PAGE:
Material scientists are also developing alternative chemistries for the grid. Ambri Inc., for example, uses pizza-box-sized cells made from three chemical layers — a liquid salt electrolyte sandwiched between a high-density liquid metal and a low-density liquid metal. Ambri’s battery, which operates at 400C, can store up to 1.2 MWh. Others are also looking ahead to new technologies: Ecoult’s UltraBattery, for example, employs an ultracapacitor inside a lead-acid battery chemistry. Also, NEC has entered into an agreement with Eos Energy Storage LLC to produce a zinc hybrid cathode battery.

“In stationary power, there are a number of alternative chemistries that have seen some adoption,” said Lux Research energy analyst Dean Frankel. “But in the past year or so, the majority of systems that have been proposed and installed in the US have been lithium-ion.”

Still, the possibilities are compelling for storage systems of all types. A 2015 forecast from Lux Research predicted that stationary energy storage would rise from about a $1 billion market today to $6 billion by 2020. “We don’t believe there is just one solution to every storage application,” said Roger Lin of NEC Energy Solutions.

Distributed Grid

Indeed, the breadth of potential solutions is emerging, not only in the form of varying chemistries, but also in the format of the storage source. In May, Tesla Motors made its play for the storage market by rolling out a product that can be mounted on a garage wall near a home’s electrical panel. The company said that the unit, known as the Powerwall, is part of Tesla’s effort to wean the world off fossil fuels.

“This is within the power of humanity to do,” said Tesla CEO Elon Musk. “We have done things like this before. It’s not impossible.”

Tesla’s product, which employs lithium-ion battery technology, measures 34 x 51 x 7 inches and costs $3,500 for a 10-kWh of storage. Tesla said it also plans to sell bigger battery blocks for use in commercial and utility applications. Blocks containing 100-kWh of storage could be grouped to create larger systems offering as much as 10 MWh, Musk said.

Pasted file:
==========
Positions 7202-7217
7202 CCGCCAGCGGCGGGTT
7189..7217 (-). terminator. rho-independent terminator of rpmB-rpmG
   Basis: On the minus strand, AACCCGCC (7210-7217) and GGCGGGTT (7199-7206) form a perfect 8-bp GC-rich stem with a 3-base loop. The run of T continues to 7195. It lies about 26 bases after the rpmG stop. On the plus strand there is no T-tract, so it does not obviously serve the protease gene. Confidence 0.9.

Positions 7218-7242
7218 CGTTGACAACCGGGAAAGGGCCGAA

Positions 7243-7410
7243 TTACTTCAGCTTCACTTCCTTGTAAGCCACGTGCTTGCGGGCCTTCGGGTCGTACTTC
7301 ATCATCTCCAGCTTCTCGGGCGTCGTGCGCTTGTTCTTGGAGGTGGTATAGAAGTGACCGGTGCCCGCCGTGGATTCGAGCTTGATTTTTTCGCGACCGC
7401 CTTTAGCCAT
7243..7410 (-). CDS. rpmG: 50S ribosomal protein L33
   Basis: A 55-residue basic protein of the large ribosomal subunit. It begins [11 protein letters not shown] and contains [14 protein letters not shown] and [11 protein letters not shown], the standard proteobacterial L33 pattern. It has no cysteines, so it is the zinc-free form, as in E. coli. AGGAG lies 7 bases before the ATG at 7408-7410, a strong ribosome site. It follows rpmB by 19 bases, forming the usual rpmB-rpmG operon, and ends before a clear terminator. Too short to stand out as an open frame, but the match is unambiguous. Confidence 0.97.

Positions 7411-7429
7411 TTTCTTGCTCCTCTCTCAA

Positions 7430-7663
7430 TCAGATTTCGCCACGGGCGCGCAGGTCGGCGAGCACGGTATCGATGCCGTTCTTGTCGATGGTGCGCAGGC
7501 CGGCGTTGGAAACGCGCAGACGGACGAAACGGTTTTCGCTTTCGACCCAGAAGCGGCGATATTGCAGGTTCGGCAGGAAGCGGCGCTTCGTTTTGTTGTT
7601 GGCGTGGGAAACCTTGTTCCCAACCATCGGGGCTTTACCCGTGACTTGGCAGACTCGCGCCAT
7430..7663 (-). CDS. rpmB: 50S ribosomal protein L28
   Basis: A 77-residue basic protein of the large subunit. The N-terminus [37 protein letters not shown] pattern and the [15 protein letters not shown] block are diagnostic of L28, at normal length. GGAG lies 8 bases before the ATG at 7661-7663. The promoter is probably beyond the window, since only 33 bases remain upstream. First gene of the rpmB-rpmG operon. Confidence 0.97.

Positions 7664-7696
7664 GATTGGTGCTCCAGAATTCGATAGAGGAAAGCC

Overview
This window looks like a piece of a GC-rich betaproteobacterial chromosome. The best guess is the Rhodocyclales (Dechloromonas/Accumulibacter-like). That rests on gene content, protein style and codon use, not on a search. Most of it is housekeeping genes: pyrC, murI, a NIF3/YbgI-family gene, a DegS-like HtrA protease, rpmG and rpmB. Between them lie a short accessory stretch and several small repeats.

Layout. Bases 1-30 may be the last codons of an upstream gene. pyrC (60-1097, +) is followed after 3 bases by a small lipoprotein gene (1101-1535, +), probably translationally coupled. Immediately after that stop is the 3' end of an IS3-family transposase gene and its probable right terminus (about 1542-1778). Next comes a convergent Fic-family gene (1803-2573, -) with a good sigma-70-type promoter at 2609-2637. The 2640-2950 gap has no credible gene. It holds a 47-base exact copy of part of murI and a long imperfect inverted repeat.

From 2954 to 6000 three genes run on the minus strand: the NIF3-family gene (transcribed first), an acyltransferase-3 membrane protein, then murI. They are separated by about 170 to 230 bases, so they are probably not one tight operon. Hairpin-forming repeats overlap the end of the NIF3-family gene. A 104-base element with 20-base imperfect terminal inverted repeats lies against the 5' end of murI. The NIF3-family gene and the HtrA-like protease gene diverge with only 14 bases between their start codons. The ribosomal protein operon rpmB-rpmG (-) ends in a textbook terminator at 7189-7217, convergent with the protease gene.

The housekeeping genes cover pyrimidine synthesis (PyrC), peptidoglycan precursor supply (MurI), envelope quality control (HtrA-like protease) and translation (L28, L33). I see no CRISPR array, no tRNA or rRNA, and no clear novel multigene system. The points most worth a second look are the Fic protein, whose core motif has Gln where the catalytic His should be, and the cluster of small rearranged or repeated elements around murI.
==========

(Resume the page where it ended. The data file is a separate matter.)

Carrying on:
1. Energy Storage Growth Projections

Lux Research predicts that stationary storage will rise from a $1 billion market in 2015 to more than $6 billion in 2020.
(Source: Lux Research)

Experts say that either format — home storage or utility-sized systems — can serve as viable grid solutions. “You can think of solar on an individual’s roof as a distributed power plant on the grid,” said Chamberlain of the Joint Center for Energy Storage Research. “That’s where we are headed in the future.”

Pronouncements such as those have created a sense of optimism in the storage community, which is why the Energy Storage Association now counts such names as GE Energy Storage, LG Chem, Parker Hannifin, Johnson Controls, Hitachi Chemical Co., Lockheed Martin Advanced Energy Storage, Mitsubishi Electric Power, Samsung, Sharp, and many others among its members.

That’s not to say all is rosy for battery makers. Grid storage is still a nascent market, still struggling to find its way. In 2014, A123 Systems divested itself of its grid storage division. And in 2015, Ambri announced that it had cut a quarter of its staff and had backed off its plans to ship its first commercial grid storage products in 2016. News reports indicated that the company’s engineers were experiencing problems with the battery’s high-temperature seals. Ambri isn’t saying when its first products will finally reach the market.